Then he and his wife, Nadja — they had dated while attending Urbana High School — returned to their hometown so Steve could take the pastor position at McKinley in 1981.

He doesn’t regret having become a minister, saying a Presbyterian campus ministry suited his liberal leanings.

He doesn’t regret returning to his hometown to live and work.

“I still have some friends here and still see some of them,” he says. “I played basketball with Gary Storm in high school. He moved back after he retired, and I see him fairly regularly.”

The only regrets he would mention: He wishes he would have been more organized and had made better grades in college.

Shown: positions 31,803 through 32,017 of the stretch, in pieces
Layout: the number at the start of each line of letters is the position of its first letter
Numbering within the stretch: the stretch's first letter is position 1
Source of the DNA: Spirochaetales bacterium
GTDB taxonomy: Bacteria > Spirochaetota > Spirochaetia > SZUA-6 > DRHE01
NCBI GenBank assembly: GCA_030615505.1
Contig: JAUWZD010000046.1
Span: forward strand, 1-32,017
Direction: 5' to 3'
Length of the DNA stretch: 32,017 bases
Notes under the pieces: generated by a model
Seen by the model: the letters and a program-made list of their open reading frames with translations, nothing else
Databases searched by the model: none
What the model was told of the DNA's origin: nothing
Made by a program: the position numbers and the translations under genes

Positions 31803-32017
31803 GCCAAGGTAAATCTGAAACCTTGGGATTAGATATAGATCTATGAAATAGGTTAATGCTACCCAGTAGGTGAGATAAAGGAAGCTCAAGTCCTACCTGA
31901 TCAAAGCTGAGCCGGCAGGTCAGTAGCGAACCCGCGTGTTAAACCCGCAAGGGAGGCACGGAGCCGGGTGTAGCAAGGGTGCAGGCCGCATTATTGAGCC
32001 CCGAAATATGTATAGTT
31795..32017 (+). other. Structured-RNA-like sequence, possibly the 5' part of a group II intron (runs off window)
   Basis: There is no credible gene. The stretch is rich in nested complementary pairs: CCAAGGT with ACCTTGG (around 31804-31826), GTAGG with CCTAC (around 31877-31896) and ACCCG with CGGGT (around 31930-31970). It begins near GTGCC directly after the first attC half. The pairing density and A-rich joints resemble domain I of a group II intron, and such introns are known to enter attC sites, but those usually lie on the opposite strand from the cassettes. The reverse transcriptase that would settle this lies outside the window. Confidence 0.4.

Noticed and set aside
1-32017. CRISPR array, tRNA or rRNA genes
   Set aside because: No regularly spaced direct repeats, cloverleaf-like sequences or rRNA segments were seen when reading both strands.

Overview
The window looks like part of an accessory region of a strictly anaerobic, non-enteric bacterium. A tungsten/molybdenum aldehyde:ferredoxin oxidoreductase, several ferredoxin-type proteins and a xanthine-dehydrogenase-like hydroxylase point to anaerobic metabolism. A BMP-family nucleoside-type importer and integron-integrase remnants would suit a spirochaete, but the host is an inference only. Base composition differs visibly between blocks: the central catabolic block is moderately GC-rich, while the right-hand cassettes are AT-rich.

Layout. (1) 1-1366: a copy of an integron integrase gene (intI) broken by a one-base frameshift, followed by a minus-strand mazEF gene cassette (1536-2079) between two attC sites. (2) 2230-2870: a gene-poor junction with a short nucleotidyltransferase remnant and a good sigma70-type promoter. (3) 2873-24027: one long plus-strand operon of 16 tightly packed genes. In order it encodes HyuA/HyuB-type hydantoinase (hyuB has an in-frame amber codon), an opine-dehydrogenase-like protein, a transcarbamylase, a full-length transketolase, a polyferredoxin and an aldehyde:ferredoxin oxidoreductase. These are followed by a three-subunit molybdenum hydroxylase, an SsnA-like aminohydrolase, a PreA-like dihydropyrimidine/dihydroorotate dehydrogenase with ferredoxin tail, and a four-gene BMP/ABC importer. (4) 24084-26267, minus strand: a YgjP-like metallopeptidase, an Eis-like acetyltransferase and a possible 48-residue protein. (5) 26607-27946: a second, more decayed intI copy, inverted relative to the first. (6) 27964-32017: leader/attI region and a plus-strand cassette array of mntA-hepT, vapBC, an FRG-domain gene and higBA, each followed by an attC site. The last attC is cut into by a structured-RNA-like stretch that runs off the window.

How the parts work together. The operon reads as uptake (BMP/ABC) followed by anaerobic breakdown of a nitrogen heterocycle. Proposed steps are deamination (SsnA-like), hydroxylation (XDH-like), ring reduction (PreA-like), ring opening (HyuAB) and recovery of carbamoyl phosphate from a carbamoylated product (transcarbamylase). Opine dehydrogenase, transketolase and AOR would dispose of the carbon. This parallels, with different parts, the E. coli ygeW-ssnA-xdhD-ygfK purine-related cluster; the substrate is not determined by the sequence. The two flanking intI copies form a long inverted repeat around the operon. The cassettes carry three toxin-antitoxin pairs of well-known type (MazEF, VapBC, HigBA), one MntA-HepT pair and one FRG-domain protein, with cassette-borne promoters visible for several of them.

Shoemaker, who played center on Urbana High’s basketball team, went to Wheaton College, a private Christian liberal arts school, though he had offers to play the sport at the NCAA Division I level. He played for two years at Wheaton.

“I wasn’t very interested in playing basketball,” he says. “I didn’t want to devote my whole life to basketball. It’s just a game. I never could care who won. I didn’t have the right attitude.”

He was more interested in literary pursuits. He had begun writing poetry in high school. At Wheaton, he worked for the school newspaper and literary magazine.

At the time, he didn’t want to be a minister. He wanted to be a writer.

He applied to writing programs but was rejected. His grades weren’t good enough.

So he applied to seminary, feeling he would like to be a social worker in a church agency. But he realized he wouldn’t like the bureaucracy.